We often hear that the world is increasingly focused on efficiency, convenience and productivity and ultimately functions on a 24/7 basis. Sleep studies support this idea, finding that as a whole, we sleep less than we did 25 years ago – about one hour less per night. Yet this one hour of wakefulness gained does not necessarily lead to higher productivity, and may in fact hinder our performance. The problem is that sleep debt is slowly building up and impairing energy, mood, and cognition.
“Sleep debt” refers to the accumulation of lost sleep over time. The concept of sleep debt is simply a matter of balance: the amount of sleep lost equals the amount that must be gained in order to avoid potential consequences. However, as sleep debt grows larger, it becomes very difficult, if not impossible to pay back, and normally cannot be recovered in a weekend sleep-in. As a biological need, seven to nine hours of sleep each night should suffice for the average adult. However, many people fall short of this mark, with approximately 30% of adults getting only six hours or less each night. As National Geographic states: We are “racking up huge sleep debt!”
Boston’s Brigham and Women’s Hospital recently completed a study seeking to determine the effects of sleep debt on the brain. Using volunteers who stayed awake for 33-hour stretches with 10-hour sleeps in-between (equal to about 5.6 hours in a 24-hour period), the study measured their cognitive and motor skills every few waking hours. The researchers found some interesting observations: Alertness always declined throughout the day, despite feelings of rejuvenation upon waking; and the extent of this decline in alertness grew larger as the study wore on. The findings suggest that sleep loss affects the brain by building up over normal waking hours, and also by accumulating over days or weeks. A well-rested person should be able to recover from an occasional all-nighter fairly easily. However, when someone with acquired sleep debt pulls an all-nighter, the negative effects of sleep loss multiply.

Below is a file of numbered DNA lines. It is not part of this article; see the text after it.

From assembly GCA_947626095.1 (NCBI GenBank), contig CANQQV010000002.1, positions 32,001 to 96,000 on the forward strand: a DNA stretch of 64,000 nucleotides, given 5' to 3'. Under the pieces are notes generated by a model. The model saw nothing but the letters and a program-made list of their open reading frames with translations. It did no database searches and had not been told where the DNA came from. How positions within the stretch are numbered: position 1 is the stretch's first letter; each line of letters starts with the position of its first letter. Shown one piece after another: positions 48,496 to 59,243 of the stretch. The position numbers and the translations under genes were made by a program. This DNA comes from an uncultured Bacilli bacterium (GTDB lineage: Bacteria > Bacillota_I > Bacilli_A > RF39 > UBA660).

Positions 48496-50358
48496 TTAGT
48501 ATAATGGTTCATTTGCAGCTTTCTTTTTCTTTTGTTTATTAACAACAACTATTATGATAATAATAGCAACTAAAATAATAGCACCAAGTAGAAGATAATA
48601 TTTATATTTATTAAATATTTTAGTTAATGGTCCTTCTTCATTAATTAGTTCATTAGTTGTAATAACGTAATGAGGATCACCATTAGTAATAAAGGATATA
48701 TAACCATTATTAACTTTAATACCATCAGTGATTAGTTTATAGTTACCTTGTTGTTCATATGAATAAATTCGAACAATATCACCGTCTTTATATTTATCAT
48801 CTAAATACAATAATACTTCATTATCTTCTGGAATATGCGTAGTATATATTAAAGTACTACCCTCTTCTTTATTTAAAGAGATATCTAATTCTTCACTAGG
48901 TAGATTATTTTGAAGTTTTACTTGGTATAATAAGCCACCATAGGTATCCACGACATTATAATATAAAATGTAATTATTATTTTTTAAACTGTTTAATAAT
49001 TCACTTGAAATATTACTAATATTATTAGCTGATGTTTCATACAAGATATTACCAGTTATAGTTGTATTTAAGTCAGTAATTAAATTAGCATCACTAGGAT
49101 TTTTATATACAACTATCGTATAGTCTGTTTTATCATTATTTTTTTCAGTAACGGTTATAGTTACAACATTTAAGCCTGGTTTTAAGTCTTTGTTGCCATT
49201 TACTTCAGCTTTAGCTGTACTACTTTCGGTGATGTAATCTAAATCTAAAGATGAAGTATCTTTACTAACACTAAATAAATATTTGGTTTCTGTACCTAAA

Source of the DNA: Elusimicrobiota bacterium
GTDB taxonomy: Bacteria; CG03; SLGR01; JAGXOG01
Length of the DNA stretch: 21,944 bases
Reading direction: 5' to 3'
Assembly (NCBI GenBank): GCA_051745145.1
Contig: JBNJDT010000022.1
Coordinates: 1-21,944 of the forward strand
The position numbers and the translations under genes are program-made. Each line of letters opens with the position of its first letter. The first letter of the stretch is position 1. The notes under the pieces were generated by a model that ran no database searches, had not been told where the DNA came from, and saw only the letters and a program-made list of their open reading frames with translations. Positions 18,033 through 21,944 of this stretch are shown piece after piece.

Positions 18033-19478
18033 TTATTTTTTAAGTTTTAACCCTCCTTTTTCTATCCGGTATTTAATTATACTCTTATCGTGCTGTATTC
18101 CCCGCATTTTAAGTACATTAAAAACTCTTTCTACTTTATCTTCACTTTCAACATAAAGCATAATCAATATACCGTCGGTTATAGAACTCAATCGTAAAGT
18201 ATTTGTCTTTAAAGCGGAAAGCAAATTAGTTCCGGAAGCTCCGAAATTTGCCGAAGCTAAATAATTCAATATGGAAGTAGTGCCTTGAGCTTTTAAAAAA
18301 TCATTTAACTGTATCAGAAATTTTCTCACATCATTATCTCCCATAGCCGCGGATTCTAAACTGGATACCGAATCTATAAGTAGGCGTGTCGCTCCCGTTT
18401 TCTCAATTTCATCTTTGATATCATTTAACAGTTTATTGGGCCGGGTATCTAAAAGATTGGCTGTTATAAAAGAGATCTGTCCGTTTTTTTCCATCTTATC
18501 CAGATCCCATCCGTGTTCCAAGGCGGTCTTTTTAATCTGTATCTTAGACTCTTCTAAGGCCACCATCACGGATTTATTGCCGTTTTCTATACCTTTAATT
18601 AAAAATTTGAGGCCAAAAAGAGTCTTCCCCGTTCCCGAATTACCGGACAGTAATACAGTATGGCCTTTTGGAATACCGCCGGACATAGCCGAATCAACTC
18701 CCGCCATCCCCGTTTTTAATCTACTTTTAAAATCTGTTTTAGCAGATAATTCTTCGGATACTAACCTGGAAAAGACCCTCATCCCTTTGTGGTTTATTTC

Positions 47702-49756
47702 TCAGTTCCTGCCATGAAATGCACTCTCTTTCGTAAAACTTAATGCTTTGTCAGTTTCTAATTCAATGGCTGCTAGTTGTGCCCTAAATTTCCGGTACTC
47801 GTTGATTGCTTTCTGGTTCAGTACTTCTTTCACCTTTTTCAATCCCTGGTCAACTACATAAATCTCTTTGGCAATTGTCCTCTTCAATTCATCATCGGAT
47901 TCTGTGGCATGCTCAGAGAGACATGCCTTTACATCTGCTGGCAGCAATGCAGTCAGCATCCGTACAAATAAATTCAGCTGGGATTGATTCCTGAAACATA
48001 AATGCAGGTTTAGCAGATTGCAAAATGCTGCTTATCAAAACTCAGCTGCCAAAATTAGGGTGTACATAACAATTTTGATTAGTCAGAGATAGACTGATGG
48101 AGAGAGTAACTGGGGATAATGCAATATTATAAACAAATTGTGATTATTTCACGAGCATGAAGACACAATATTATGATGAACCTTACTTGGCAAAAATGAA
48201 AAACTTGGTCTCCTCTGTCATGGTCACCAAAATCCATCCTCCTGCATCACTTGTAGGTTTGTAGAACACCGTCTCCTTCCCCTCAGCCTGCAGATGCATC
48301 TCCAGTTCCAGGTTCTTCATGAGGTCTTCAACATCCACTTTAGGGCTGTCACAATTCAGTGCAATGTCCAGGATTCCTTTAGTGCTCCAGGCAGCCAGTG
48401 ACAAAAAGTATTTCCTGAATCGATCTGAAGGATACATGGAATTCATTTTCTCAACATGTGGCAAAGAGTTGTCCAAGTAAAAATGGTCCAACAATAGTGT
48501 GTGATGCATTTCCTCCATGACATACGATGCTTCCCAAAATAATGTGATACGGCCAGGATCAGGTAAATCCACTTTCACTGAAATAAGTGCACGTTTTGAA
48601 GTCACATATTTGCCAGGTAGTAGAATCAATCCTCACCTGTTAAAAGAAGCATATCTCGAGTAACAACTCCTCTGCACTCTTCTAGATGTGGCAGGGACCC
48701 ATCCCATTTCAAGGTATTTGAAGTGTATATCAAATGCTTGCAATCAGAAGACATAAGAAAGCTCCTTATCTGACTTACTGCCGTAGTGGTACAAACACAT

Taking on too much sleep debt can result in consequences ranging from workplace errors and lost productivity, to fatal accidents and the emergence of health problems including obesity and hypertension. Sleep debt can also cause illnesses as it weakens the immune system and heightens susceptibility to viruses such as the common cold. In addition, people with sleep debt are more likely to develop sleep disorders including insomnia and restless legs syndrome. Essentially, as debt grows, so do physical and cognitive risks.
Is sleep simply not a priority in our 24/7 world? There are important health and safety implications of sleep debt that call for careful consideration of the value we place on sleep, especially for those who work long hours or shift-work. Together with diet and exercise, sleep makes a vital contribution to overall well-being. Don’t let yourself get too far in debt.